The Dallas Public Library

The Dallas Public Library

History

The beginnings of the Dallas Public Library date back to 1899 when the Dallas Federation of Women’s Clubs managed to raise $11,000. School teachers from public schools and businessmen donated in order for the Library to be founded. Another prominent donor was Alfred Horatio Belo, the founder of The Dallas Morning News.

The first library building was built in 1901 as a result of a grant in the amount of $50,000 awarded by Andrew Carnegie who was a famous philanthropist and steel magnate. In his honor, the building was named the Carnegie library. This library held a collection of 9,852 volumes, an auditorium and an art room which was the first of its kind open to the public in Dallas, known today as the Dallas Museum of Art.

Next to open in 1914 was the branch in Oak Cliff. Another four were established in the 1930’s and one of those four was the Paul Lawrence Dunbar Library which was also open to African Americans. During the Second World War, the library was used as a war information center. Due to the poor conditions and space limitations in the 1950’s, the Carnegie Library was torn down and a new building was built in its place (today is known as the Old Dallas Central Library). In the next two decades, 17 more branches were built to serve different parts of the city.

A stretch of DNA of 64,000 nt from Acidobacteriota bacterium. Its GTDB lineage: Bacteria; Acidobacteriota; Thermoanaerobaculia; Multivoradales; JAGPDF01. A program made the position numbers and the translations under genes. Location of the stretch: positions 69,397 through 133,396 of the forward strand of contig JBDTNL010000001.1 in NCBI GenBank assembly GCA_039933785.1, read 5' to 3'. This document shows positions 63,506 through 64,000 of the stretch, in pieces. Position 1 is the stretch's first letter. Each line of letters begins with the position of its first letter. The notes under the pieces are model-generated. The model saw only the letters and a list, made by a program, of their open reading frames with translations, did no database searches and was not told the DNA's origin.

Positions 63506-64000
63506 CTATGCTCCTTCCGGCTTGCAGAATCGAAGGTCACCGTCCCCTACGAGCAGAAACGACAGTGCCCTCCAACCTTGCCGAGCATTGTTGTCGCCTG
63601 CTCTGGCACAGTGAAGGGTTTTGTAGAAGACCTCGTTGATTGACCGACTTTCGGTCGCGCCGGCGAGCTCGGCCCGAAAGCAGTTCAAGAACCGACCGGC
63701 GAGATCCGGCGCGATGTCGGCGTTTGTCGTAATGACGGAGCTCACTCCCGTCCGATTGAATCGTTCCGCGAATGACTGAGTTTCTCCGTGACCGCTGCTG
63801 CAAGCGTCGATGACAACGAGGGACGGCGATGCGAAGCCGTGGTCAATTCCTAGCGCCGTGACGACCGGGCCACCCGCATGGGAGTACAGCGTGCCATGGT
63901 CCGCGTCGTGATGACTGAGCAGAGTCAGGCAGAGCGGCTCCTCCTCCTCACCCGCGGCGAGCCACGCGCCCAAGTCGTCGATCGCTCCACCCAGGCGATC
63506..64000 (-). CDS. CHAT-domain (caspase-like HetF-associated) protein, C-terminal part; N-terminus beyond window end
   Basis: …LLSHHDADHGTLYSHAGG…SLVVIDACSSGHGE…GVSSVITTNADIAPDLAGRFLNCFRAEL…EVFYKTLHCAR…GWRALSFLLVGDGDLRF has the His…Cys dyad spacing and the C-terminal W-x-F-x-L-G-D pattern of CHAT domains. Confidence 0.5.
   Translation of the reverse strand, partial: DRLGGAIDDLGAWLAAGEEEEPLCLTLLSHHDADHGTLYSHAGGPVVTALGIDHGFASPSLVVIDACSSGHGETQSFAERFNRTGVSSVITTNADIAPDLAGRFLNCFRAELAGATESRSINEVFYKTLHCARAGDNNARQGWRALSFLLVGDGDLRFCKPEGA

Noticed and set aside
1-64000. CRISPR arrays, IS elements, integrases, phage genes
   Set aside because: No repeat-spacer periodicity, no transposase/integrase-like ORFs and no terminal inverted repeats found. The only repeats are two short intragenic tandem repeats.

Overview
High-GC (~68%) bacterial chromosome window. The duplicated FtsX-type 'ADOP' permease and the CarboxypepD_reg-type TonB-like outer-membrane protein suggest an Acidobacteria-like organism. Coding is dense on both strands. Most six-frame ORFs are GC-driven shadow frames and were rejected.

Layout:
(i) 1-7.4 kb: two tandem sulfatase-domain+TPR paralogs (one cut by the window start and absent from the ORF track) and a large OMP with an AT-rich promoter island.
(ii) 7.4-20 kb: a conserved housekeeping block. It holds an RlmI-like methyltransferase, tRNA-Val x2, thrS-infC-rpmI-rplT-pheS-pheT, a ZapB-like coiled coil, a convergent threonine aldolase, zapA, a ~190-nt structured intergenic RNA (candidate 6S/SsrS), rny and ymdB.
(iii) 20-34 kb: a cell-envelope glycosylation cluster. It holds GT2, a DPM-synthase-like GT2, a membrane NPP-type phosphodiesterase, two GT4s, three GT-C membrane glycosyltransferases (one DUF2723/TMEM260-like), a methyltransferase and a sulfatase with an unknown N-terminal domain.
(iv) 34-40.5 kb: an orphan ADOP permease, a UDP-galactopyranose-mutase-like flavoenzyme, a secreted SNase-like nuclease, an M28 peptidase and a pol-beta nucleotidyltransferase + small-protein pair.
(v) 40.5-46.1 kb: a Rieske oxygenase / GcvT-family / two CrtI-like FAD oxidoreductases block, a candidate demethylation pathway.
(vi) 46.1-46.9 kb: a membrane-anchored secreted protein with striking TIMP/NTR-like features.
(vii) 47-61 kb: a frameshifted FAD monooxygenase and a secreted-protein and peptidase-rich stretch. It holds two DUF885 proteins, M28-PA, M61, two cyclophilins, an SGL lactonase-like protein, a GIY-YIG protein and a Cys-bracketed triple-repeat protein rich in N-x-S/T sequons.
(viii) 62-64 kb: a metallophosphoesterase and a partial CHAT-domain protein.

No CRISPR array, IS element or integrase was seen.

Remarkably, in 1962 Lillian M. Bradshaw was put in charge of the library which made her the first woman in charge of a department in the administration of the City of Dallas and was very well received by the public and even fought off attempts of censorship in ordering books.

A new and very large central library was opened in 1982 which even had the then state of the art technology the Online Public Access Catalog (OPAC). This library was named to honor former mayor J. Erik Jonsson for his great contributions in this sector. The STAR system was put into practice in 1996 which included access to the Internet as well as a great number of electronic databases.

Services

Now the library has 27 branches located all throughout the city and carries over 2.5 million volumes. It also offers various services such as:

  • Downloadable materials in the form of E-books, E-journals, music, audiobooks.
  • Free tax help, each year from February to April.
  • It lets its clients borrow materials and books from libraries all over the country.
  • Variety of classes
  • A database of over 5,000 NGO’s and agencies
  • Homeless Engagement Initiative

Historic Documents

  • A copy of First Folio by Shakespeare
  • A copy of Dunlap Broadside Declaration of Independence